Owners of disabled dogs often have to overcome unique challenges. These humans have dedicated their lives to helping make it a little easier to give those dogs a full and happy life.
Mark Robinson: The Pet Mobility Maker
Twenty years ago, Mark Robinson created a website called HandicappedPets.com so that caretakers of disabled animals had a place to talk and share information. The group is now called Walkin’ Pets and offers not only a community but a large array of products that help dogs and other animals overcome a number of different types of disabilities.
Once Mark gave caregivers the space on the website, he listened to them, which led him to design and patent the world’s first adjustable dog wheelchair.
It isn’t just the thousands of thank-you letters that fill Mark’s office that confirm he has helped animals and their families. He gets to see their joy as well. One such moment happened when a family brought in their dog, Denali, who hadn’t walked in years. After being fitted for his own wheelchair, Denali took off across the parking lot. It was so unexpected that nobody had thought to bring a leash with them! Now, with the help of Walkin’ Pets and Mark, Denali gets to hike with his family. “It’s a story about a family able to play again,” Mark says.
Walkin’ Pets’ mission statement echoes what Mark himself passionately feels and what has driven him through his career. “We believe that pets are family and that elderly, disabled and handicapped pets deserve to live a happy, healthy life.”
❤ More at handicappedpets.com.
Christina Lee: The Deaf Dog Advocate
When Christina Lee and her husband adopted Nitro, a deaf Boxer, 11 years ago, they didn’t know it would start them on a path to becoming advocates for specially abled pups, but that’s exactly what happened. The nonprofit Deaf Dogs Rock, which Christina founded, is a place anyone can turn to for help in raising, adopting or re-homing a deaf dog.
When Nitro was still a puppy, Christina realized that they might have bitten off more than they could chew. The couple looked to what they knew might help — training. In class, Nitro was so bright and learned sign cues so fast he was awarded his AKC Canine Good Citizen Award by the time he was 10 months old before going on to Therapy Dog training.
Christina came to understand that deaf dogs have super powers because of their heightened senses. “Deaf dogs are much more in tune and bonded to their person because of them constantly watching our facial expressions and body language,” she explains.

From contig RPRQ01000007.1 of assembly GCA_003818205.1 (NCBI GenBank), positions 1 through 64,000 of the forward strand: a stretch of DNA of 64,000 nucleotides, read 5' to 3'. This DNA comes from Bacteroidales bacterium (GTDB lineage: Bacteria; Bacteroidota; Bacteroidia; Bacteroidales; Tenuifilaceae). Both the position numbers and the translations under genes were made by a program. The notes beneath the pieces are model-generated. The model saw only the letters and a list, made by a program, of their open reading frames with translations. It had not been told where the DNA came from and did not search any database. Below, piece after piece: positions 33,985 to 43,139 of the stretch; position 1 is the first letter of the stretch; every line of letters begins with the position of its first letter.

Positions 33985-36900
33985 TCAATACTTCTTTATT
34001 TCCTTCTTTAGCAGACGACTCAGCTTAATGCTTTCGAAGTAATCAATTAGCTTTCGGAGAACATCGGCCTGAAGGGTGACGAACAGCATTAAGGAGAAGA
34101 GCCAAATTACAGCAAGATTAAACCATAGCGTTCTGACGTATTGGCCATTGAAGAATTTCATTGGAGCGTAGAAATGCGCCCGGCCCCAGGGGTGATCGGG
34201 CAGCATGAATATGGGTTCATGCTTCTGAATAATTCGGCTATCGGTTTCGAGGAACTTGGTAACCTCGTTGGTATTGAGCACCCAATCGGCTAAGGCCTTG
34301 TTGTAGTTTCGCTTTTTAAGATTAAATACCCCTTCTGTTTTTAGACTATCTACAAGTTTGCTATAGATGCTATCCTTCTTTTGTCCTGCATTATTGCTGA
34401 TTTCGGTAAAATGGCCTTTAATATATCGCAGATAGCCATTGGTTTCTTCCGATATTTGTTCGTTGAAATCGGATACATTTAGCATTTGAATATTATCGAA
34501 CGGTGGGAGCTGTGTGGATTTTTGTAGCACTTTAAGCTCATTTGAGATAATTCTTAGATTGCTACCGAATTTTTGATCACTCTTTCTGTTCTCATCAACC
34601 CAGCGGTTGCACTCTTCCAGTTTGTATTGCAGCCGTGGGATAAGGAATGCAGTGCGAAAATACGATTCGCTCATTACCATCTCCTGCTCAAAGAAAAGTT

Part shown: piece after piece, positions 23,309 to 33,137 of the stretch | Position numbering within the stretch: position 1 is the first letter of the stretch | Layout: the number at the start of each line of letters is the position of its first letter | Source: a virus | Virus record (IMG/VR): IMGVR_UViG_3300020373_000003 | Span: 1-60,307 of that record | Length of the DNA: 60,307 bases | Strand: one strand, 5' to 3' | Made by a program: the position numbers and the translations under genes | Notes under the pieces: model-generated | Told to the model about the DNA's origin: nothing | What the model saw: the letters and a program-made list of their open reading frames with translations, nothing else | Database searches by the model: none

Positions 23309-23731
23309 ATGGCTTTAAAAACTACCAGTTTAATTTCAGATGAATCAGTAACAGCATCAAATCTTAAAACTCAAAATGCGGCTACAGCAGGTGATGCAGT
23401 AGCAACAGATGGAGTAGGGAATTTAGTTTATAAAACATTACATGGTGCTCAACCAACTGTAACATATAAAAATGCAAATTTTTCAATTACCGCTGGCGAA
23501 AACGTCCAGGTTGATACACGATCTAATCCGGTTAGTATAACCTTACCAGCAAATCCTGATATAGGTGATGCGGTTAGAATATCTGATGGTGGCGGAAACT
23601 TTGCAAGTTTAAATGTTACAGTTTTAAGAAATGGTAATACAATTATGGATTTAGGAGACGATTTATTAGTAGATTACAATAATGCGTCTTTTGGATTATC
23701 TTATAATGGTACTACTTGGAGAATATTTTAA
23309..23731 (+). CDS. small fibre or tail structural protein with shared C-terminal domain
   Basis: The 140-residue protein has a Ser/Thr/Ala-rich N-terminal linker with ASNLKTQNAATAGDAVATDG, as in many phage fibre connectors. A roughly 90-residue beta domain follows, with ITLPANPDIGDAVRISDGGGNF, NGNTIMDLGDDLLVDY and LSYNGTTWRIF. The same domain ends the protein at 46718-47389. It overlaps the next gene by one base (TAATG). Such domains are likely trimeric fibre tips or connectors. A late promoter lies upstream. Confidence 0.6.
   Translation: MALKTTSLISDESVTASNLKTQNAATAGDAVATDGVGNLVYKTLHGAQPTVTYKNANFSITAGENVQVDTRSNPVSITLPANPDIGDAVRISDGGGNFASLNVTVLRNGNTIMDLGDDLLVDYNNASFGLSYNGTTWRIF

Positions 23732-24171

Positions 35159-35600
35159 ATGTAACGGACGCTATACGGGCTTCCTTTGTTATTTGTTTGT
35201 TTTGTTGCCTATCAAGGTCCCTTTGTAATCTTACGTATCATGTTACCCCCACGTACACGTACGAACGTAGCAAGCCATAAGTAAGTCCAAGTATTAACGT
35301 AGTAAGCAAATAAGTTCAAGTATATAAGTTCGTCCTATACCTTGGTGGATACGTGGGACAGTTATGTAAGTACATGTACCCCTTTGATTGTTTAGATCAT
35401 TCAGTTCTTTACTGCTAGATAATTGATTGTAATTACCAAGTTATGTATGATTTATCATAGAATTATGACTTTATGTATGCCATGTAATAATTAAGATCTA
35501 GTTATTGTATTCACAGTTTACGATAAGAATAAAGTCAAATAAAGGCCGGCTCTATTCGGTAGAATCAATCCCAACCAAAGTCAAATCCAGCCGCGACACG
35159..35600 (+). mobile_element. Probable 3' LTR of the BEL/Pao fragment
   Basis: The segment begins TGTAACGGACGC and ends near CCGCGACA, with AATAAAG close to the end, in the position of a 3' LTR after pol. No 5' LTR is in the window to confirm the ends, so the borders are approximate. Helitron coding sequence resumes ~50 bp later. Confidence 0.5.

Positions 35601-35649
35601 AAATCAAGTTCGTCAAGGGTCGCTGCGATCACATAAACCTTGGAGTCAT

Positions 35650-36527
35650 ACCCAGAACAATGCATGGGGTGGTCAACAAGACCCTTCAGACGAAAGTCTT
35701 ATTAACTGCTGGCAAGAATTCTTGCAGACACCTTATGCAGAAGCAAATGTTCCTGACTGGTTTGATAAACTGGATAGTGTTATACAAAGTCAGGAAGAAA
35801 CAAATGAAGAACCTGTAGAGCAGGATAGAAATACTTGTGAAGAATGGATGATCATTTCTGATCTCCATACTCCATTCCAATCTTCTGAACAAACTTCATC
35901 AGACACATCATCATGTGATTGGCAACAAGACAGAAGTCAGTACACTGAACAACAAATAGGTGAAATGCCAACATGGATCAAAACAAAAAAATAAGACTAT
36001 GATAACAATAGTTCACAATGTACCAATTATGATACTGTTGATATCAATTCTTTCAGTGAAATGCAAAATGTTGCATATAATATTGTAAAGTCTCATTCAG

Christina’s passion to change the perception that deaf dogs are untrainable led her to start Deaf Dogs Rock, which offers a number of services to help the lives of deaf dogs everywhere. They work with partner rescues and assist by sponsoring deaf dogs and featuring them on their website, they promote and offer resources on how to use positive reinforcement training and care for a specially abled pup, and they promote stories of successful adoptions.
Christina gets emails daily from families that have been helped by her group. The servicers and tools Deaf Dog Rock allow owners to keep the family dog they were worried they didn’t have the skills to help.
❤ More at deafdogsrock.com.
Silvie Bordeaux: The Halo Hero
Ten years ago, Silvie’s heart dog, Muffin, lead her to the creation of her company, Muffin’s Halo Guide for Blind Dogs, focused on helping and supporting those special pups with limited or no sight.
At that time, Muffin, a Toy Poodle, started to bump into things. It was clear that 11-year-old Muffin’s eyesight was failing. As Silvie struggled to find ways to help her pup, Muffin was also diagnosed with a mass in his stomach. While seeking treatment, a vet mistakenly lacerated Muffin, causing him to start losing blood. Silvie told God that if Muffin survived, she would dedicate her life to helping blind dogs. It was a hard three weeks, but Muffin made it and Silvie set out to keep her promise.
She realized that if he could “see” where he was going then he would be freer and happier! The result was Muffin’s Halo, which has a harness that tightly wraps around the body, making the dog feel cuddled and safe, and foam angel wings that hold the flexible and adjustable halo in place. When Muffin wore it, he was able to “bump” into objects without hurting himself and be able to feel that objects were close so he would know to stop or turn away.
Silvie has shipped over 40,000 Muffin’s Halo’s to dogs worldwide. She didn’t stop there. She started the nonprofit Second Chances for Blind Dogs. The organization helps fund Muffin’s Halos for blind dogs’ families and shelters that are not able to afford the product.
Silvie considers the start of her business a love story between Muffin and her, and continues working to fulfill her promise.